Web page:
The book is, in many ways, very much a product of its time, complete with references to crack cocaine and Iran/Contra. I'm sure the "Women in Refrigerators" crowd weren't happy with Dinah's portrayal, either. But Grell's art is undeniably beautiful, and the story introduces a new character who's showing up in "Green Arrow/Black Canary" now that I find really interesting. Surely, she's shown up somewhere else in the nearly-20 year interim, but this will be her first time back for me. I hope she sticks around past issue #12, but it doesn't look likely.

PREVIEWS FOR DECEMBER 2008 - PART ONE OF TWO

Since there won't be any time to put together a PIPELINE PREVIEWS PODCAST this month, I'll write up some of my thoughts and picks for the month.

First, I have to scratch an earlier prediction. The "Previews" catalog for comics shipping in December came out a couple of weeks ago, and neither Marvel nor DC raised their regular monthly cover prices up to $2.99.

Note that Marvel is putting out so many $3.99 comics that there might be a wee bit of market confusion there, but the "standard format" monthly comics are still under $3. We'll get back to this topic in a little bit. I'm not giving up on it.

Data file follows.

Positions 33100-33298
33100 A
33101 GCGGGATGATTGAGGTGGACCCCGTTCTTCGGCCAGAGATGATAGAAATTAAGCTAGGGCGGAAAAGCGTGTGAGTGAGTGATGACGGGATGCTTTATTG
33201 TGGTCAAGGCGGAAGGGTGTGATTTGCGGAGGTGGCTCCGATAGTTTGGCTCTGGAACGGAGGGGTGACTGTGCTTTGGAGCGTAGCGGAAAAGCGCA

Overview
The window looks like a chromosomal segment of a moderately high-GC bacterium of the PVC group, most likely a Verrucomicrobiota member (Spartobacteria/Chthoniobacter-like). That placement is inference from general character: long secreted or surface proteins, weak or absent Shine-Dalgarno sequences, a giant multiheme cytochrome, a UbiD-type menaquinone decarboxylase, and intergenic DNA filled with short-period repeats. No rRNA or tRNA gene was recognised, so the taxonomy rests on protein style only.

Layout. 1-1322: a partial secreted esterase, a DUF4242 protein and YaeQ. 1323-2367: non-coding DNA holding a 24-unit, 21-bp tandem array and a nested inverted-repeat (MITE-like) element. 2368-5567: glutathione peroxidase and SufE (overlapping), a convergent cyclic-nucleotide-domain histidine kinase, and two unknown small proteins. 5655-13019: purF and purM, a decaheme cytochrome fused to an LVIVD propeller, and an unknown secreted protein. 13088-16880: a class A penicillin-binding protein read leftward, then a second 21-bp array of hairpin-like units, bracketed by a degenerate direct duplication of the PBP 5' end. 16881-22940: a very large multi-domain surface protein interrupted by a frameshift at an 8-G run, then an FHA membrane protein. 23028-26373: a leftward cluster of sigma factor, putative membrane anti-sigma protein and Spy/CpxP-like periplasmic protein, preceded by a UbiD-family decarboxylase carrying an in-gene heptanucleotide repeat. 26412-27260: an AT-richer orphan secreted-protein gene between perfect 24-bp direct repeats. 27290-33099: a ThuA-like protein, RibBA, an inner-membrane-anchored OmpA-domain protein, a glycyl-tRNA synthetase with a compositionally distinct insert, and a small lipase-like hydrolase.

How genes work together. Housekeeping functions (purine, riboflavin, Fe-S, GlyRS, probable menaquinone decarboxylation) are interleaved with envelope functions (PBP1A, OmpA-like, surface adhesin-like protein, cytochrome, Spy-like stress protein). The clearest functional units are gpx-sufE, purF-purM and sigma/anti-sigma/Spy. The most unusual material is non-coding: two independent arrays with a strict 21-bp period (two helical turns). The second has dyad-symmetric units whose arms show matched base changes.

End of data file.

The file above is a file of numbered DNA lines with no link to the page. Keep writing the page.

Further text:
Dark Horse:

"Aliens Omnibus" Volume 6 features the work of Chuck Dixon, Gene Colan, and Eduardo Risso, among others. Those names are enough to make me interested in the book. I'm not a big "Aliens" fan, so I read selections based strictly on the creators doing the stories. As with so much of Dark Horse's catalog, this is an advance solicitation for February 4th shipment.

"MySpace Dark Horse Presents" gets a second print collection on February 18th. It, too, has an impressive lineup of talents, including Guy Davis, Gabriel Ba and Fabio Moon, Eric Canete, Evan Dorkin, and more. It'll be $20 for 176 pages. I just started reading the first collection of the web comics and have been impressed so far. Joss Whedon's story was a little too frenetic for me, but I eventually glommed onto it. And just when I had the tone and feel of the story figured out, it ended. ::sigh::

DC:

The Vigilante returns in a new series. His last series was a late 80s run, as I recall, including a two-parter written by Alan Moore. This time around, Marv Wolfman is penning the tales, and he's accompanied by the sadly overlooked Rick Leonardi. How Leonardi doesn't have a regular gig on a big name title right now is beyond me. But I'll take anything I can get from his art board. I'm giving this one a shot just for that.

There's something poetic about one page containing solicitations for "All-Star Batman and Robin the Boy Wonder" #12 and Kevin Smith's "Batman: Cacophony" #2. DC invites the easy jokes sometimes. At least "ASBAR" is labeled as a "RESOLICIT."

"Justice League of America" #28 brings back the Milestone characters. I'm excited about this just because it means one more character named "August" is back in comics!

The "All-Star Superman" Volume 2 hardcover is coming out on February 11th. The rest of us are biding our time for an "Absolute All-Star Superman" solicitation. At this point, I'd guess spring or summer of 2009 for that.